Saturday, February 5, 2011

The Importance of Poland to Jews


credit: Albertus. Source


Various Jewish voices have emphatically asserted the centrality of Poland to Jews and Judaism. Professor Jacob Goldberg of the Hebrew University in Jerusalem has been called "the leading scholar" of Polish-Jewish history (Teller 7). In his acceptance speech on being awarded the Doctor Honoris Causa at the University of Warsaw in 1993, Prof. Goldberg stated: "There is no history of Poland without the history of the Jews, and no history of the Jews without the history of Poland" (Goldberg 9).

Poland is central to Jews and Judaism because of the size of the Jewish community in Poland, its power and autonomy, its duration, and its status as an important source of the Jewish communities in America and Israel. One thumbnail account of how this community originated was provided by Ralph Slovenko, scholar of law and psychiatry, and child of Jewish parents who emigrated from Ukraine.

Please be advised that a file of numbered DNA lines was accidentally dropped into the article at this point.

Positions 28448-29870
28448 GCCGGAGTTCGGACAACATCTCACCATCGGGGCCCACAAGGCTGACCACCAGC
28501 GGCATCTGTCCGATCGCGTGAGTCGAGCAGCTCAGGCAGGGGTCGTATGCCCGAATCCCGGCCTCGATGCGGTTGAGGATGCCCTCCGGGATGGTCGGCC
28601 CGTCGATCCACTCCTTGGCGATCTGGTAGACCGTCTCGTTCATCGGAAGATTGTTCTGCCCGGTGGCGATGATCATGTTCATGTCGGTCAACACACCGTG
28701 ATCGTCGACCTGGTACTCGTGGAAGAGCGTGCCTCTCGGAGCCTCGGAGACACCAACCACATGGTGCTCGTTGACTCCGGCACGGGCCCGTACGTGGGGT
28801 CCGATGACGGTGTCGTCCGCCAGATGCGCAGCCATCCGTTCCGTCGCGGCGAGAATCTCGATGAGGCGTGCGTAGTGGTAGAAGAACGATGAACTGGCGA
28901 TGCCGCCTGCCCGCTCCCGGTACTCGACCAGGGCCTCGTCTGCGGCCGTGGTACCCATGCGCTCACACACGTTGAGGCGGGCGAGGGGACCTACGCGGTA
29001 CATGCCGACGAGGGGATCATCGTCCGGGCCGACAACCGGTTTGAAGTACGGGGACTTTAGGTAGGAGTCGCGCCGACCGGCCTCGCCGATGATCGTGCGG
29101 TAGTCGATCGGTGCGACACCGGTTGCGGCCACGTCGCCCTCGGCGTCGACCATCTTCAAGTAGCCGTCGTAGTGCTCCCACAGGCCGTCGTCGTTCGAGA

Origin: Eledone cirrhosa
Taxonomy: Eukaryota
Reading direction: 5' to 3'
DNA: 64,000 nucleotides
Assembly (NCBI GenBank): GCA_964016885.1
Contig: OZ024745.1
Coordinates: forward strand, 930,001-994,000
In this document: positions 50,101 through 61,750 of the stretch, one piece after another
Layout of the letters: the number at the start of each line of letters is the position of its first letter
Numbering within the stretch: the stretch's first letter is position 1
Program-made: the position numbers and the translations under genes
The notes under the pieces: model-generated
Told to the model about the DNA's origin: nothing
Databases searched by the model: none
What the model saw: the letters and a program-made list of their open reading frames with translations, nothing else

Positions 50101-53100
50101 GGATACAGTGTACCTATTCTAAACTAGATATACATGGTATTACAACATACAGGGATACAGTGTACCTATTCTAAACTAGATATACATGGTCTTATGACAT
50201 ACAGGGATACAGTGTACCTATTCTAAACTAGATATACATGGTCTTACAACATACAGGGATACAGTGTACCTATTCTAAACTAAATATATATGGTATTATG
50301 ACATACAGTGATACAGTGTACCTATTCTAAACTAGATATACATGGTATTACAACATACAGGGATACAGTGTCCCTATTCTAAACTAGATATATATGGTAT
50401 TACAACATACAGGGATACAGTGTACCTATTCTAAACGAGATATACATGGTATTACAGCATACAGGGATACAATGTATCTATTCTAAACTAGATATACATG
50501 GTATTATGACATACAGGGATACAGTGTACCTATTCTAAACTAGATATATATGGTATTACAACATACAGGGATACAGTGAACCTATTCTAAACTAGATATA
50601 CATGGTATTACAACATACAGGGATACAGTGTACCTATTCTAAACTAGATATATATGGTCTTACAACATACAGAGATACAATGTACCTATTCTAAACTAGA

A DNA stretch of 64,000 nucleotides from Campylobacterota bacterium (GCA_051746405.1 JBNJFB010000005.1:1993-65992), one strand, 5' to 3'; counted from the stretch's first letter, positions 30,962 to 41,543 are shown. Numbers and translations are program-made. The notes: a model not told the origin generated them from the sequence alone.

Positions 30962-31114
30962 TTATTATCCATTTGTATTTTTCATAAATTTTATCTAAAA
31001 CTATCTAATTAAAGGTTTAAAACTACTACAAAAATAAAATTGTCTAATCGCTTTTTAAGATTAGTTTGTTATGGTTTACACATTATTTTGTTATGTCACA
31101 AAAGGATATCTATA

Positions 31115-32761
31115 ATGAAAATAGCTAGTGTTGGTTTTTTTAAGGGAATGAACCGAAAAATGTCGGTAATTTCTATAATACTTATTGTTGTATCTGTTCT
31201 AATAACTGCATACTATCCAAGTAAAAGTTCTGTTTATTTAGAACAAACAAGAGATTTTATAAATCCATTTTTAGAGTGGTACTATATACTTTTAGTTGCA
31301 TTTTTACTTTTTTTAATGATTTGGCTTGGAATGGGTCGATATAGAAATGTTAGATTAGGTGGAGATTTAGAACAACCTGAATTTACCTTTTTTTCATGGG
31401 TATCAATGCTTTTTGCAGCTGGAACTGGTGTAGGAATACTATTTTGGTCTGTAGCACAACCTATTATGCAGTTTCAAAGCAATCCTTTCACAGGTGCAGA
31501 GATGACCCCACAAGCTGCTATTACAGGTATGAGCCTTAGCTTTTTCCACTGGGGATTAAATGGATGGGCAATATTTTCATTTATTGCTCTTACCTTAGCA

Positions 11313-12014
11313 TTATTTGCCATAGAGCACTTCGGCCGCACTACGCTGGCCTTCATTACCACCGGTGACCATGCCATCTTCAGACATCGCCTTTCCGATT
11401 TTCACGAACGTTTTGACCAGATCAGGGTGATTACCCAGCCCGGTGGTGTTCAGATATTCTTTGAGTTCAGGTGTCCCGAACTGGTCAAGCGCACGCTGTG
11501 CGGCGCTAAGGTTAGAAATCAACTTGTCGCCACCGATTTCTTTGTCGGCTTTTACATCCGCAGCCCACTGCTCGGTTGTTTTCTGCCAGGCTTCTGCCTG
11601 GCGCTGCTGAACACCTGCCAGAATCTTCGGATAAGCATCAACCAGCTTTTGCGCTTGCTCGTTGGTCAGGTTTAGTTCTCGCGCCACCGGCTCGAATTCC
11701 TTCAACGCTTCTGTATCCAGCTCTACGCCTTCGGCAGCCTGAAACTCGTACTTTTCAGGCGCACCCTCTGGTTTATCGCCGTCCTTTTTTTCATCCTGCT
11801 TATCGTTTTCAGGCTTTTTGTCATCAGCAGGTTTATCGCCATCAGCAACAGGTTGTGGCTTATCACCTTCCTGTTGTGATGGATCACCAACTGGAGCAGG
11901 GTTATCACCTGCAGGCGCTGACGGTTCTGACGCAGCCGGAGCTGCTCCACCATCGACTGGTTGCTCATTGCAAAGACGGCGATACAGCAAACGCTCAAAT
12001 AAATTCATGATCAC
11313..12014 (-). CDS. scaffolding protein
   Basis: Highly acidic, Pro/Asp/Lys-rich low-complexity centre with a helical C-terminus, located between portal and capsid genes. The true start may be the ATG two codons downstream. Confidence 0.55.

"The history of Jews in the Diaspora needs no retelling, but their life in Poland was of a different order than elsewhere in the Diaspora. Jews came to Poland in large numbers, and lived there for centuries, because in Poland they found a haven. Jews first began coming to Poland over a thousand years ago, with the great influx beginning in the 14th century, when the many-sided pressures on the part of the Christian European states caused a migration to the east. By the year 1500, Poland was regarded as the safest country in Europe for Jews, and for centuries, Poland was known as the "country of heretics." "The kingdom of justice was the kingdom of Poland."

"Poland was the leader among the countries of the continent in the protection of liberty. In the 16th century it was a country without censorship, where anything and everything was published. The Statute of Kalisz (1264) was the first general law to give protection to Jews in Europe, guaranteeing them full religious liberty, freedom of trade and protection against offenders of their rights. For centuries, Jews in Poland found unparalleled protection. Out of a desire to have Jews build up Poland's economy, and as a genuine friend of the Jews, King Casimir [Kazimierz] III in the 14th century granted Jews special privileges. Casimir is known as "Casimir the Great," but the feudalists lambasted and nicknamed him "king of serfs and Jews." He was animated by a determination to transform Poland into a great Western power."

"Jews at the Inn" Apoloniusz Kedzierski source

Novelist Sholem Asch (1880-1957) offered an account of how religious Jews may have understood their life in Poland.